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  • Arizona State University’s ‘Problem Of Whiteness’ Course Sparks Controversy

    The Arizona State University (ASU) professor teaching a course entitled “U.S. Race Theory & the Problem of Whiteness,” is receiving hate mail amid a growing firestorm on campus.

    About 18 students have been taking the class since January 12 of this year.

    And since then, protests have been held against the continuation of funding for the course and the assistant professor teaching the class, Lee Bebout, has been harassed.

    Tempe police say fliers with the words “Anti-White” printed over a photo of Bebout’s face were distributed on campus and were found in Bebout’s neighborhood, according to The Arizona Republic.

    “I look forward to your suicide,” one letter read. Another said: “Maybe just kill yourself and get it over with.”

    One person wrote, “I’d enjoy seeing you swing from a light pole.”

    None of the hate Bebout is receiving is constructive or necessary. (Assuming it’s real hate mail and not leftist contrivance.)

    Bebout’s colleagues see the reaction to the course as proof of its necessity.

    “Precisely the reason there is such a backlash is exactly the reason why (such classes) should exist,” said Nolan Cabrera, an assistant professor at the University of Arizona. “The time it will be unnecessary is when it ceases to be controversial.”

    But the honest criticism of Bebout’s class has more to do with the fact that neither he nor Arizona State University would dare endorse a class entitled “U.S. Race Theory & the Problem of Blackness.” Calling the course the “problem if whiteness” overtly states that there’s a problem with being white in America.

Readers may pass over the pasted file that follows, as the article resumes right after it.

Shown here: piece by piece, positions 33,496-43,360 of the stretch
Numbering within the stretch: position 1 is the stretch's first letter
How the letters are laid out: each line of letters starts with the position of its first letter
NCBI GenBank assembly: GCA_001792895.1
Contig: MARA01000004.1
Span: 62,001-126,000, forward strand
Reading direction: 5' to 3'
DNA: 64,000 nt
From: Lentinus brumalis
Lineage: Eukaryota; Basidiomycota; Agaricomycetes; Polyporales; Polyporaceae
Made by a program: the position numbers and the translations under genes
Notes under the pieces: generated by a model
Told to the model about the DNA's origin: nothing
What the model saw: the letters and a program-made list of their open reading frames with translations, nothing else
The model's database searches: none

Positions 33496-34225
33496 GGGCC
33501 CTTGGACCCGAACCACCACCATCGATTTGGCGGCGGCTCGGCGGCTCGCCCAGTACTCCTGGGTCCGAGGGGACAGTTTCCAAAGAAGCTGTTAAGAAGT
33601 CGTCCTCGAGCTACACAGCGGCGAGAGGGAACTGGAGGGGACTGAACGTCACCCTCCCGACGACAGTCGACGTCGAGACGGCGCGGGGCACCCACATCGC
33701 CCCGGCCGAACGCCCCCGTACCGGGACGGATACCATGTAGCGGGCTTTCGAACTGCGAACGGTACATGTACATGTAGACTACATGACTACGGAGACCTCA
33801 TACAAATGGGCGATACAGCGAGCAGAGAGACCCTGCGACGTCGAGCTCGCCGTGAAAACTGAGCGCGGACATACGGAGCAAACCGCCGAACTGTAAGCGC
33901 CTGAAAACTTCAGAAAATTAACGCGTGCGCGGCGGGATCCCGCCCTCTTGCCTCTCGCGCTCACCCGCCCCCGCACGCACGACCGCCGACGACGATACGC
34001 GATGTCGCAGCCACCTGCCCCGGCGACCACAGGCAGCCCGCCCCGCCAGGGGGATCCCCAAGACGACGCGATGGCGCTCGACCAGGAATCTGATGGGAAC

If you’re a white person, it’s more than fair to take offense to that. And you better believe that every civil rights freedom fighter in America would be protesting Arizona State University if there was a professor teaching a course called “U.S. Race Theory & the Problem of Blackness.”

    The issue here is the double standard. It’s the assumption that there is, in fact, a “problem” with being white in America.

    No one wants to feel guilty about being born in the wrong color skin.

    Another issue is that the syllabus for Bebout’s course is not available online. That only opens Bebout and ASU up to more criticism. Not putting the course syllabus out in the open for the public to see and judge at a public university, leaves room for speculation and attack.

    I would suggest that Bebout and Arizona State host a debate about the so-called “problem of whiteness,” instead of having an entire course with a secret syllabus taught on it.


    Jerome Hudson

    Managing Editor

    Jerome Hudson has written for numerous national outlets, including The Hill, National Review, and The Atlanta Journal-Constitution and was recognized as one of Florida’s emerging stars, having been included in the list “25 Under 30: Florida’s Rising Young Political Class.” Hudson is a Savannah, Ga. native who currently resides in Florida.

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